We stayed at the Perlis State Park overnight, and deciding that we had probably exhausted most of Chuping’s charms, headed for Timah-Tasoh lake first thing. We hoped that the drought conditions might have exposed more fringe habitat, beloved by jacanas and rallids. We were disappointed in this respect (has anyone seen a jacana there this season?), but there was enough else to keep us interested.
There was just a pair of Ashy Minivets, and none of the hoped-for rarer species with them. This is the male. More Thick-billed Warblers tack-ed at us from the undergrowth – they seemd to be everywhere.
We paid special attention to the few green-pigeons which were zipping about, and eventually got reasonable views of this female Orange-breasted Green-pigeon – not a species I see very often. The easiest way to distinguish them from female Pink-necked is the tail pattern – the outer feathers are dark basally but have a broad grey tip, and the central feathers are all grey. Pink-necked has a blackish terminal band. Orange-breasted are bigger and more bulky-looking, and have brighter green plumage (not that you can see that here!).
Having failed in our efforts to locate another speciality here – Racket-tailed Treepied, we headed for Bukit Jernih Recreational Park to try there.
The very pale legs and extensive dark tip to the lower mandible help identify this. Technically, they only identify it as Pale-legged OR Sakhalin Leaf Warbler, since the two are indistinguishable in the field except by song (not call). Many “Pale-legged Leaf Warbler types” have been trapped in spring in the Inner Gulf of Thailand and found, based on measurements, to be Sakhalin Leaf Warblers. This possibly means we are getting some of these too, so I suppose we need to add these to the ignominious group of ‘either/or’ species pairs (like Pale/Sand Martin, Swinhoe’s/Pintail Snipe, swiftlet sp and pond-heron sp.). Frustrating!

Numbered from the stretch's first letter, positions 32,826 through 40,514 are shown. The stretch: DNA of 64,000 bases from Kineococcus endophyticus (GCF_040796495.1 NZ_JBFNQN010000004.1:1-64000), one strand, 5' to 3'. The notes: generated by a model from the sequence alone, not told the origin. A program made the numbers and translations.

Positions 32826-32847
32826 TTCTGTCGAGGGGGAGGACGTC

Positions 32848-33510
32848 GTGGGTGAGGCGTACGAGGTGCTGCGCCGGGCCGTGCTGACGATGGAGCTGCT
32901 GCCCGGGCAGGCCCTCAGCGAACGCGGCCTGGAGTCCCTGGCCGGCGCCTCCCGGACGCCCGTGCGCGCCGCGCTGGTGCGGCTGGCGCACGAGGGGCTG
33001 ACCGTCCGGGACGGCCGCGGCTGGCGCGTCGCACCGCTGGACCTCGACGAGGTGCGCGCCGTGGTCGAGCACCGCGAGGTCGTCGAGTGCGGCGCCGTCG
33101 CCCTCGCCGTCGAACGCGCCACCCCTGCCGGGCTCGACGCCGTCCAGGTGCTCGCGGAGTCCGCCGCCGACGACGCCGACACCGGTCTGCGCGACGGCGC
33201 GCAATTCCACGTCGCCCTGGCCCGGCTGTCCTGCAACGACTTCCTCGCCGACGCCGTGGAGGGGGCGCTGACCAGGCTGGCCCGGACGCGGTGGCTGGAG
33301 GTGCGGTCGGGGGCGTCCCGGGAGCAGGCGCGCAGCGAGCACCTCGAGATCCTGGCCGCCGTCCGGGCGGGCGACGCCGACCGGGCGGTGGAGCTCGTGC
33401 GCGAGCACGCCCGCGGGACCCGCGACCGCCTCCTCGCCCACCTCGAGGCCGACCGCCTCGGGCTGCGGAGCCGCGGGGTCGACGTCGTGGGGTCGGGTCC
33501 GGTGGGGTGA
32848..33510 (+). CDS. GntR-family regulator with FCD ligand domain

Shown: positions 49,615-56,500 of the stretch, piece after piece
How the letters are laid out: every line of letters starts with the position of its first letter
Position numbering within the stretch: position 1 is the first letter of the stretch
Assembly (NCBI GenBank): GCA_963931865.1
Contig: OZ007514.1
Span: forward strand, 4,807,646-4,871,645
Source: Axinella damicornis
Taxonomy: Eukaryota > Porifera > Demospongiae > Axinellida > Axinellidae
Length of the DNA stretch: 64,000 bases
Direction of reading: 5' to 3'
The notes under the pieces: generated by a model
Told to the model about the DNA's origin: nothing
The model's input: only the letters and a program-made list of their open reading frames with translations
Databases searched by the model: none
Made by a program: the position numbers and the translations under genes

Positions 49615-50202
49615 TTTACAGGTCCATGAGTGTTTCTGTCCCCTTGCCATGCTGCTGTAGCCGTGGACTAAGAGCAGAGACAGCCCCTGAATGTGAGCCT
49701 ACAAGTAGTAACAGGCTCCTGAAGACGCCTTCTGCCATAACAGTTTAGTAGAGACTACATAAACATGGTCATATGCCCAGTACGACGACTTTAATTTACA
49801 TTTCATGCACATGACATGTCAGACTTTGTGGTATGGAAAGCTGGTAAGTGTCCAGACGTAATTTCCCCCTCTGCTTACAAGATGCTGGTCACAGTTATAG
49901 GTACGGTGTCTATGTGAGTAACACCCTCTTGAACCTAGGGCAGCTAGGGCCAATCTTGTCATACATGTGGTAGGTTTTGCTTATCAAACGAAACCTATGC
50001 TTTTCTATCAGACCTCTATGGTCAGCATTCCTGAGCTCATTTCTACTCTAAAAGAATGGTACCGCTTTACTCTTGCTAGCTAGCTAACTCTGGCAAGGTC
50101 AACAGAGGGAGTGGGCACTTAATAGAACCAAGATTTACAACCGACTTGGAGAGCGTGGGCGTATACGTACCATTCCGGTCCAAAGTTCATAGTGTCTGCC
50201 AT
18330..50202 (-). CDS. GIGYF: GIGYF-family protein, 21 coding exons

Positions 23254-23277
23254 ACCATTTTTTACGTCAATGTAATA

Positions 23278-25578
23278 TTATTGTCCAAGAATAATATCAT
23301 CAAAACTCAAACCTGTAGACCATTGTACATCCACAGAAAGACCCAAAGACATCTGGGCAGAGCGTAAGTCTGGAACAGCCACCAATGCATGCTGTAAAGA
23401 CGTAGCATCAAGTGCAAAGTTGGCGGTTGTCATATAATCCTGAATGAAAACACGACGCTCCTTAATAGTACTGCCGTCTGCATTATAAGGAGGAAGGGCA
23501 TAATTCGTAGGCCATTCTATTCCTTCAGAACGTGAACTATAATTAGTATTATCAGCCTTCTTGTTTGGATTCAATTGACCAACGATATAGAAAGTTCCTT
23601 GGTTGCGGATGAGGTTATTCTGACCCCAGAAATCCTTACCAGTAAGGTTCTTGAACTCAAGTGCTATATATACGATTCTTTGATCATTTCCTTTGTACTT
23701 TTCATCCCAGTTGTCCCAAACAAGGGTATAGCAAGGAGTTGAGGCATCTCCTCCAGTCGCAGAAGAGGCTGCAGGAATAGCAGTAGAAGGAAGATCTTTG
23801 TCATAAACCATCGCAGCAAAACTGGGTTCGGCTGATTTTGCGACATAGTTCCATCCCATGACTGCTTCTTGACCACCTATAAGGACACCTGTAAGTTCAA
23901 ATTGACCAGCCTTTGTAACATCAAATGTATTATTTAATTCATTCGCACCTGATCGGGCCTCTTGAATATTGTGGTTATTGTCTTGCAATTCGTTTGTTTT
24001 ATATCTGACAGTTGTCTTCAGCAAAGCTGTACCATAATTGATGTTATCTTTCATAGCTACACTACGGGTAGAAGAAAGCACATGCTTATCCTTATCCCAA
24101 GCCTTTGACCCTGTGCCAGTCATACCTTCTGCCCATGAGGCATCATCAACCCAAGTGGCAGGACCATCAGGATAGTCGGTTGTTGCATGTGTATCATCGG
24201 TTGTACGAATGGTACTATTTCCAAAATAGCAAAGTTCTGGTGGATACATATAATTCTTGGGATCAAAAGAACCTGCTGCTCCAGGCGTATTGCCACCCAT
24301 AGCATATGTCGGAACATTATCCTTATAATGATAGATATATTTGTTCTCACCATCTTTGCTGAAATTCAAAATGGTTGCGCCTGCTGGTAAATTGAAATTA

This is what the adult looks like. This is the crassirostris race, which occurs in Perlis and Langkawi. Compared to the race which occurs elsewhere in the Peninsula – dicrorhynchus – the adult in fresh plumage is bluer and has more irridescent feather edges; and the median coverts have larger whitish spots. Structurally, in all plumages, crassirostris is longer-tailed than dicrorhynchus.
Several times our attention was drawn to a thrush by the sound of a snail being smashed against a rock – there is obviously a plentiful supply of gastropods in this limestone habitat. It was good to revisit these fascinating birds. I took part in a study of them back in 2009-2010.
On our way back to the chalet we were entertained by this very confiding Forest Wagtail feeding on the road. These shots were taken from the car; the one above is uncropped.
There’s nothing ‘normal’ about this bird – it has unique plumage patterns, wags its tail from side to side, and has its own genus. I renamed them Forest Humbugs.
Some night-birding both evening and the following morning netted us very little in the way of birds – a couple of calling Javan/Blyth’s Frogmouths and a Collared Scops-owl. Neither sight nor sound of the latter’s White-fronted cousin sadly.